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US leaders must cooperate with Cuba to prevent oil spills

In Singapore, a semisubmersible oil rig is being prepared for oil exploration off the coast of Cuba. Repsol, a Spanish energy company working with Cuba, is expected to drill as close as 50 miles off the coast of Florida and at depths deeper than Deepwater Horizon, which exploded in U.S. waters last year, producing the largest oil spill ever in the Gulf of Mexico.

These developments rightly have the attention of Florida’s federal leaders.

Attempts to use brute force in ceasing Cuban oil operations to protect Florida’s beaches, marine life and tourism revenue may be sincere, but they are not the best way to prevent a repeat of the Deepwater spill.

The bipartisan efforts include placing pressure on Repsol and legislation such as U.S. Sen. Bill Nelson’s (D-Fla) plan to pull U.S. visas for company executives associated with Cuban oil. or U.S. Rep. Vern Buchanan’s (R-Sarasota) proposed legislation that would have the U.S. Interior Department deny oil and gas leases to companies dealing in Cuban oil.

While these measures may discourage or delay drilling off Cuban shores, it can’t totally stop them.

Aside from implementing a military occupation – a measure that should never enter the equation – the U.S. can’t keep Cubans from drilling off their own beaches.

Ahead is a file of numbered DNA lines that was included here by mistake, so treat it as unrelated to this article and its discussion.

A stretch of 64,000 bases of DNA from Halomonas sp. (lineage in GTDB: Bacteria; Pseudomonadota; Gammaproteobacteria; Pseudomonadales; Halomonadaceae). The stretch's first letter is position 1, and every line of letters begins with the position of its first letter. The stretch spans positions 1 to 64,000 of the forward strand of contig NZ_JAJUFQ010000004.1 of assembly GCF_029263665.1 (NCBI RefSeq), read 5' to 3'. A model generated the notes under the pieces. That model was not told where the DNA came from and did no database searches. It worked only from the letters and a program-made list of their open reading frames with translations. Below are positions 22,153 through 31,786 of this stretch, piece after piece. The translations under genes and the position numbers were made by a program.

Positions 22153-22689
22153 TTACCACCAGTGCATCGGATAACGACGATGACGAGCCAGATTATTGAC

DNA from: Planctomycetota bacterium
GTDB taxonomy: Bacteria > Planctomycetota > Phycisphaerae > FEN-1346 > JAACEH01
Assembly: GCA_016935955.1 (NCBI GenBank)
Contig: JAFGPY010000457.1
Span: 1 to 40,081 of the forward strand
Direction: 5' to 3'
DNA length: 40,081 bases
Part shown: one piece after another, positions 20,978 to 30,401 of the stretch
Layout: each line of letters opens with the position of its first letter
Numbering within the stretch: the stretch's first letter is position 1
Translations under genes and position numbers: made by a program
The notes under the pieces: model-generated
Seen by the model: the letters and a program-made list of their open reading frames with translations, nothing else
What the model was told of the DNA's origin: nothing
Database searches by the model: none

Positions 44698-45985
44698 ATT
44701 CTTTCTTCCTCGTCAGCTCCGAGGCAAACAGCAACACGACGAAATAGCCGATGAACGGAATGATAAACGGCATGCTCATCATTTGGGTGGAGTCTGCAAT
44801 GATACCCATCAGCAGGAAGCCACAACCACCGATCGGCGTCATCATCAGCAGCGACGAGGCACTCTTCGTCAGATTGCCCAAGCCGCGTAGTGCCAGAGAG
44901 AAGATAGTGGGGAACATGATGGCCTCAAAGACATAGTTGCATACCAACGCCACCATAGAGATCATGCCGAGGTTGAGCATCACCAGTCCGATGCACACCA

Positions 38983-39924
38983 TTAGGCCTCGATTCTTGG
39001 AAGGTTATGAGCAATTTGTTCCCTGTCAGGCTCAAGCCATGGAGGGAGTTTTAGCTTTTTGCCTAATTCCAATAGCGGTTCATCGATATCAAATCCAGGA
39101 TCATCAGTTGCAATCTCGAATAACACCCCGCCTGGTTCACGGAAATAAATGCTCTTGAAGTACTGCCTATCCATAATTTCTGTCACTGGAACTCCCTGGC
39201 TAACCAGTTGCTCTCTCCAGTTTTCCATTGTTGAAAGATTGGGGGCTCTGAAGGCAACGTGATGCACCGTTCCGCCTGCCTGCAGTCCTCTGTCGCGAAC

Instead, U.S. leaders must work cooperatively with Cuban officials and assist in measures aimed at preventing and responding to oil spills off Cuban shores, in the event that the country does decide to pursue drilling off its coast.

This was the opinion of the National Commission on the BP Deepwater Horizon spill last month, when it recommended that the U.S. work together with the Cuban government to prevent spills.

In addition to taking attention away from preparing for the uncontrollable, efforts aimed at forcefully stopping Cuban oil production could create fissures among the U.S. and nations that may inevitably invest in and operate wells off Cuba’s coast.

No one wants to see another spill near Florida shores, but this test of U.S. influence is unlikely to be effective in persuading a Cold War enemy that’s defied the U.S. for decades, as evidenced by the nearly 50-year trade embargo between the nations.

U.S. leaders must prepare for the worst-case scenario, instead of engaging in undertakings that may be, in the long term, counter-productive to its best interests.